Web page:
Thursday, June 27, 2013

The Bansil Sisters: Here's What We Know About Them So Far

In case you haven't been following the news lately, two sisters were abducted in Patikul, Sulu last Saturday by armed men believed to be members of the Abu Sayyaf Group (ASG). Nadjoua Abdel Bansil and Linda Abdel Bansil, referred to now in the media as the Bansil sisters were in Sulu to shoot a short film about the local coffee farmers there. They were on their way back to Jolo after spending the night in a place called Sinumaan when they were stopped in the road by at least 10 armed men. The two sisters were then taken away by the militants.

The family of the sisters and Amnesty International are now calling for the abductors to release their captives, mentioning that they are astute defenders of human rights and filmmakers who have focused their works on the plight of impoverished Muslims in Southern Mindanao.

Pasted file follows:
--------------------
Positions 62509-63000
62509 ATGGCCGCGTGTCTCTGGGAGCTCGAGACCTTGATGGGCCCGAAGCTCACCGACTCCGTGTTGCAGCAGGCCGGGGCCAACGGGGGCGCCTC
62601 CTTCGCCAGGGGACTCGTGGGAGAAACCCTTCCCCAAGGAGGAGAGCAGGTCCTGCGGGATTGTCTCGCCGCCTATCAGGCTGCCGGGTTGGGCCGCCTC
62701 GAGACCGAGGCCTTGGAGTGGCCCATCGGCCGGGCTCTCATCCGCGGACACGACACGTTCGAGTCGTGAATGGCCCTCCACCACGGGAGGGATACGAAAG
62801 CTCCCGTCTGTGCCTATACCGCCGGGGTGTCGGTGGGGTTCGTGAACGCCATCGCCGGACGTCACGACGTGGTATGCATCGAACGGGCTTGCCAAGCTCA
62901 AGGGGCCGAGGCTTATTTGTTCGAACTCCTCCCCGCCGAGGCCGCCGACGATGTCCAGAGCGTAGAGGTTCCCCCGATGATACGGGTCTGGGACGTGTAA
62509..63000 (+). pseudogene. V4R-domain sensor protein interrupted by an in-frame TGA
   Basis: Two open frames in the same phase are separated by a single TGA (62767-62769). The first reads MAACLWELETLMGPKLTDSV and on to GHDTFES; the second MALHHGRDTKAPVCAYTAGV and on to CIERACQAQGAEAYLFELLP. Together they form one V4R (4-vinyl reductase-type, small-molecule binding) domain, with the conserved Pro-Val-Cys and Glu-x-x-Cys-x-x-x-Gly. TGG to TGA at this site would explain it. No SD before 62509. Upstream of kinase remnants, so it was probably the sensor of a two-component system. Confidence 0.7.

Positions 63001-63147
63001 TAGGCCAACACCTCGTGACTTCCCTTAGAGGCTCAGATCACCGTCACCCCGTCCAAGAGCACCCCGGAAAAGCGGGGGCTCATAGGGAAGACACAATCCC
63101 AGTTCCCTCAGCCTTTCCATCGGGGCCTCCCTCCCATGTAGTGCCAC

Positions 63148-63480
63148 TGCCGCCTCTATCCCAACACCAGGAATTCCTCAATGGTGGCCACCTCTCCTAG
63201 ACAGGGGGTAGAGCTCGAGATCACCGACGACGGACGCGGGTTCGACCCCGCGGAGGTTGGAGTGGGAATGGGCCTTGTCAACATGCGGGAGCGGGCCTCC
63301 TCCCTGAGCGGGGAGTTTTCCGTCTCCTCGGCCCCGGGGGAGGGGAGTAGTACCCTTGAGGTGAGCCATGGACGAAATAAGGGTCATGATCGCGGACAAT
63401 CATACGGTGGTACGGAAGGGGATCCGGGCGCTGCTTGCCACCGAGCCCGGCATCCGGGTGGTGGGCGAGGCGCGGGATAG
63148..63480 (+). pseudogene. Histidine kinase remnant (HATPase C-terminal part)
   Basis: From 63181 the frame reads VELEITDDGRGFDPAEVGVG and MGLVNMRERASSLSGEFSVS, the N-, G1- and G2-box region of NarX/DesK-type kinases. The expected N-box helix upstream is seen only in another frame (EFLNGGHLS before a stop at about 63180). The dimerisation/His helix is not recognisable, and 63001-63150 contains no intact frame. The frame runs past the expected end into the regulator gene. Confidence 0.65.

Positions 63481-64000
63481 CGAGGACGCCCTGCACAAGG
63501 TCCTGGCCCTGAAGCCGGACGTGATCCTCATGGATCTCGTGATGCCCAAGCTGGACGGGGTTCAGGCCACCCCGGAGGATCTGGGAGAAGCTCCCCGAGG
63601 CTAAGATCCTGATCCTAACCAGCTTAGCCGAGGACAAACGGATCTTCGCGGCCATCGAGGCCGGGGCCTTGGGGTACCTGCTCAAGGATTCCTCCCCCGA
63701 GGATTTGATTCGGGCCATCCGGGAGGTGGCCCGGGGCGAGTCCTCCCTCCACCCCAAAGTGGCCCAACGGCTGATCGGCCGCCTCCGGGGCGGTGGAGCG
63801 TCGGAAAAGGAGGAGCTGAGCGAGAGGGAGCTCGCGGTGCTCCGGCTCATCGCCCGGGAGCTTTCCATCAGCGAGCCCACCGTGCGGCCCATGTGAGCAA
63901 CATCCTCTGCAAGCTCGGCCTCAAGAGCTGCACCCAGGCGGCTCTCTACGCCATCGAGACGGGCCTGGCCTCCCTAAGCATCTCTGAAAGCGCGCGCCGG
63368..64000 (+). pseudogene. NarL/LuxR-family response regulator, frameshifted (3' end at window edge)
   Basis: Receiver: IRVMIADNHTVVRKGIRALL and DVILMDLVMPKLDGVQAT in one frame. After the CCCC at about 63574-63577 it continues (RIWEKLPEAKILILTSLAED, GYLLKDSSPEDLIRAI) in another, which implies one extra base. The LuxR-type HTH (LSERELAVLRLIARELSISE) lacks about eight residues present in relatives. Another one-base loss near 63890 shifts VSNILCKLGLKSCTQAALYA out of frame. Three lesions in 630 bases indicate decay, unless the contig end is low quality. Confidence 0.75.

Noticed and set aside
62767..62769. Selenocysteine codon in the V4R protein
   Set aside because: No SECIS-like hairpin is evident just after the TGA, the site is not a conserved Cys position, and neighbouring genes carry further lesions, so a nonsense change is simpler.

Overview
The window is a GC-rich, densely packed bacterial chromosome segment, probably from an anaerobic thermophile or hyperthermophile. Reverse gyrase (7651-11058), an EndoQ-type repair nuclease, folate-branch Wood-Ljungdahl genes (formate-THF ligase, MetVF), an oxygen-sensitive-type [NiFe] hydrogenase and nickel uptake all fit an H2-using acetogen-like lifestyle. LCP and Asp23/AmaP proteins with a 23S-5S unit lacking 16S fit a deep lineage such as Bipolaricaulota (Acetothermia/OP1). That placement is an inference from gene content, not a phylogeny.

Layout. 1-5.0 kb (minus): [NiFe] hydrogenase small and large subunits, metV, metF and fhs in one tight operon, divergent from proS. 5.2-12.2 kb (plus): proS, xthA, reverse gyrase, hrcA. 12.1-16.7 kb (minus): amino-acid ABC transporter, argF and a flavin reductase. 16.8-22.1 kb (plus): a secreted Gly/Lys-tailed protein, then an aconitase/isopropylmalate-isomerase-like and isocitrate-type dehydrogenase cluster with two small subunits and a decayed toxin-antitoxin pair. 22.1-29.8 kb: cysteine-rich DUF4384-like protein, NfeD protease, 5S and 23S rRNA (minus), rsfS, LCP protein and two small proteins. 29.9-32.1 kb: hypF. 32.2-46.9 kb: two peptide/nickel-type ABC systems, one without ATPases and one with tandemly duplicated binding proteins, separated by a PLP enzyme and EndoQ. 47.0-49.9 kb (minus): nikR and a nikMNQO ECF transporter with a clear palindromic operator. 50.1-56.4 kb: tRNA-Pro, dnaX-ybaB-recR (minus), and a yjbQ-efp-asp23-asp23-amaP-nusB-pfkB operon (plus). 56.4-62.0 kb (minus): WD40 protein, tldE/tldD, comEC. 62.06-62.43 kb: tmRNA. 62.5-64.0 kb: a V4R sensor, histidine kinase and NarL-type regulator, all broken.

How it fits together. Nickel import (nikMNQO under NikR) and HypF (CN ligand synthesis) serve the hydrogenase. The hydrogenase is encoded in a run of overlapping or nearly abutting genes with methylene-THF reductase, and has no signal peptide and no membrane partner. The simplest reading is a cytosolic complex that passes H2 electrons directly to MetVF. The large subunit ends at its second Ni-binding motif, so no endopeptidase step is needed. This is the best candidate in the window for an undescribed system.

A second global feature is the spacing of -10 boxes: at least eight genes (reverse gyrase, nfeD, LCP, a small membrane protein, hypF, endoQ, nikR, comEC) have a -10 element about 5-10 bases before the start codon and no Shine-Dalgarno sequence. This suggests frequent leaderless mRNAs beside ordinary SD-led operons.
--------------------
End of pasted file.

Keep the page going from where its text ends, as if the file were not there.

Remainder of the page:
Here is the trailer to one of their independent films. It's called Bohe: Sons of the Waves. It was an official entry at the 2012 Cinemalaya Film Festival in the Short Feature category. The film was directed by Nadjoua with Linda as the Assistant Director.
I find it ironic that Amnesty International had to cite that the two sisters are defenders of human rights. The Abu Sayyaf Group don't care if you are a human rights defender or not. This is a group that had been breaking human rights over and over again. The group isn't fighting for anything beside "ransom money". They are robbers, holduppers who become cold-blooded killers when things don't go their way.
The Bansil Sisters
The Bansil sisters have been long-time volunteers for human rights, says Amnesty International Philippines head, Ritz Lee Santos. Linda, 37,  has written for publications put out by Amnesty International. Nadjoua, 39, the elder sister has been volunteering on films that depict the travails and culture of Filipino indigenous groups. The sisters are Filipino-Algerians. Their mother is Algerian. They were born in Algeria but they grew up here in the Philippines.

As of the posting of this article, the Abu Sayyaf haven't come out to take responsibility for the abduction yet, although the popular belief is that they are behind it.








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